Japan was bracing itself Saturday for more extreme weather amid the imminent arrival of typhoon Jongdari, after recent torrential rains killed more than 200 people in the country.

The Japan Meteorological Agency has issued alerts for western parts of the country over the possibility of strong rains brought by the typhoon, which is expected to make landfall on Sunday, causing fresh floods and landslides.

The pacific coast of Japan is expected to receive up to 80 millimeters (3.15 inches) of rain per hour in the coming hours.

According to JMA data, at 1.40 pm, Jongdari - the 12th typhoon of this season in the Pacific - was situated around 170 kilometers (105 miles) southeast of the Miyakejima island, off the east coast of Japan's most populated Honshu island.

The typhoon was moving at a speed of 45 kph in the northwestern direction with maximum gusts of around 180 kph.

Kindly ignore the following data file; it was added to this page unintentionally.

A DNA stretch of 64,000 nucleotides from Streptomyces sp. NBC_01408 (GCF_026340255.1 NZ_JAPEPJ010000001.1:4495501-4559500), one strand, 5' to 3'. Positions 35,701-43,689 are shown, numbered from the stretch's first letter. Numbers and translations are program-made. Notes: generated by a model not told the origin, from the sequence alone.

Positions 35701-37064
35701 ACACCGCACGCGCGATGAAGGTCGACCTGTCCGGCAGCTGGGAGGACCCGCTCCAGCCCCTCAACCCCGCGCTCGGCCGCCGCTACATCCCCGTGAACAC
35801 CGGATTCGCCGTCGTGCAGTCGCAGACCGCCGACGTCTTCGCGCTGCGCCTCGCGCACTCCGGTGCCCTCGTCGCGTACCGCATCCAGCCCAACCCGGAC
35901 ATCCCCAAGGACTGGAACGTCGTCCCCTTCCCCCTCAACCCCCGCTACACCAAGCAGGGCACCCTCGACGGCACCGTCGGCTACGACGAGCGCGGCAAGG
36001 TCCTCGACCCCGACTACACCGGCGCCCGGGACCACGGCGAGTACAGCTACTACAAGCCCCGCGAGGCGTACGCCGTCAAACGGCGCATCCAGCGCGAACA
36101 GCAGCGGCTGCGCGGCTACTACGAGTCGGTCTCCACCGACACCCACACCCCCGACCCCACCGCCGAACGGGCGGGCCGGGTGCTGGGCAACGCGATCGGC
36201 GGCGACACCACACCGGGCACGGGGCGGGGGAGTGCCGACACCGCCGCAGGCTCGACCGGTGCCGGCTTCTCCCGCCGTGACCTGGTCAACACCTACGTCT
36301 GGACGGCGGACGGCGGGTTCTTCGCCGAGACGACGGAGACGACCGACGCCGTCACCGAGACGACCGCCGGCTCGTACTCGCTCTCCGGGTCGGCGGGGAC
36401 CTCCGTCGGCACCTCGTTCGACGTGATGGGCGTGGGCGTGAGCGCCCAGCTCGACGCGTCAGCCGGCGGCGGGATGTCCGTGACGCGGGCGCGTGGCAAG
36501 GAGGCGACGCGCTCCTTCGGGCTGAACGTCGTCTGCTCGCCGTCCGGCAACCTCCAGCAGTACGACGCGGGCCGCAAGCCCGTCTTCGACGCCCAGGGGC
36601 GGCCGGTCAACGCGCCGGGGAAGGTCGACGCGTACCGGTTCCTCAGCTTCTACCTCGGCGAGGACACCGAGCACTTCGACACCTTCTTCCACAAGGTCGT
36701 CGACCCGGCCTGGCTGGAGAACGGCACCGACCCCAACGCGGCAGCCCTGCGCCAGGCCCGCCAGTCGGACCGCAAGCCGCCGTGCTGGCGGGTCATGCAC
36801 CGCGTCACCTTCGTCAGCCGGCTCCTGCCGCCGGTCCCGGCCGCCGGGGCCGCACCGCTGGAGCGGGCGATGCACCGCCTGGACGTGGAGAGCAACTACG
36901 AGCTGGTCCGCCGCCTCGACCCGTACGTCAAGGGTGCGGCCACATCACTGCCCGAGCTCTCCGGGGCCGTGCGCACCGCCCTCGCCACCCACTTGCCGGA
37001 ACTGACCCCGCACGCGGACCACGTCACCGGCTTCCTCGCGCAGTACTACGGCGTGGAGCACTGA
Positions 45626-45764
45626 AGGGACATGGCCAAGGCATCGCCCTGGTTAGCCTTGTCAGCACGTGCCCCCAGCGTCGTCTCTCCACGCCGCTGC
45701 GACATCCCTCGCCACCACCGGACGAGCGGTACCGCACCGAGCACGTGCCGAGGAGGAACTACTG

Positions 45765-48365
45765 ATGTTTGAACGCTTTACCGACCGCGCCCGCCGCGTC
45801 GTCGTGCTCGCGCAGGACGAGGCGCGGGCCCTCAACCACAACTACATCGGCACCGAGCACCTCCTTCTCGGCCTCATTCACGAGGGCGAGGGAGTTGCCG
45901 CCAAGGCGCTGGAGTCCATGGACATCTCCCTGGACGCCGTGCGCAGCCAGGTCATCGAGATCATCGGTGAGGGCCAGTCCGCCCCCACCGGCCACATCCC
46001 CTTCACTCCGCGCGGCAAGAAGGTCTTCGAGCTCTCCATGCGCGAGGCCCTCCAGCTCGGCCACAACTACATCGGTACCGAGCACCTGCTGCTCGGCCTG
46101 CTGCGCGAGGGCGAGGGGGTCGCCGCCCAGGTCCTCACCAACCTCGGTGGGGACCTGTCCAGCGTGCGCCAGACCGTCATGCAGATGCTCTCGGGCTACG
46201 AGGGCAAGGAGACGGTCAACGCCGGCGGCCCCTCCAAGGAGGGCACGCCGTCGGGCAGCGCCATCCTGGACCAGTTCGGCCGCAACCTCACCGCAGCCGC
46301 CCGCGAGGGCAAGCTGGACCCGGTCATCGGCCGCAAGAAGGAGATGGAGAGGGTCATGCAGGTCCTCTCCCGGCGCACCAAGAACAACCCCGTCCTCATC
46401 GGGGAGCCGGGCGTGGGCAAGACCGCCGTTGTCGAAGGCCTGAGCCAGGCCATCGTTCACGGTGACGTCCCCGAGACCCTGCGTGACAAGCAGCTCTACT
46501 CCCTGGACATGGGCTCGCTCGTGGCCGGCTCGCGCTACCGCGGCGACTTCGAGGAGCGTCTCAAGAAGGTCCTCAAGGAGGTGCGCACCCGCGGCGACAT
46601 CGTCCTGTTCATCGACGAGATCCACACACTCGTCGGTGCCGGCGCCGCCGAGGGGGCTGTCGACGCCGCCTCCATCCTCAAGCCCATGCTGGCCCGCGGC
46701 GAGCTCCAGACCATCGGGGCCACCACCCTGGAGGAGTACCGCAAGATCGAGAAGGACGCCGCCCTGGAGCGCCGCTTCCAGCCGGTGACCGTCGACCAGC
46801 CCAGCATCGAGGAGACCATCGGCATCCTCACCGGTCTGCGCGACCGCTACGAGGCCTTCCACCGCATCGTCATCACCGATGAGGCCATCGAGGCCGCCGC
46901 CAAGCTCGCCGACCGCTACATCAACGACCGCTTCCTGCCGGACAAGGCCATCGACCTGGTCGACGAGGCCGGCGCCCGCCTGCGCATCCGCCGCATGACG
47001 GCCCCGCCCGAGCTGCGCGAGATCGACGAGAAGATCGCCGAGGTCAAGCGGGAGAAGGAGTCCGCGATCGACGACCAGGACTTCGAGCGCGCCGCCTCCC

JMA expects the storm to approach the southern end of the Izu peninsula, south of Tokyo, around 9 pm on Saturday and make landfall in central or western Honshu in the early hours of Sunday

Some airlines have cancelled local flights, and the Japanese soccer league postponed three matches scheduled for Saturday in the areas expected to be affected by Jongdari's arrival.

The typhoon is the latest potential meteorological disaster to hit Japan this summer, after torrential rains led to fatal flash floods and landslides.

Those were followed by a prolonged heat wave, which left dozens of people dead and thousands more hospitalized due to heat stroke.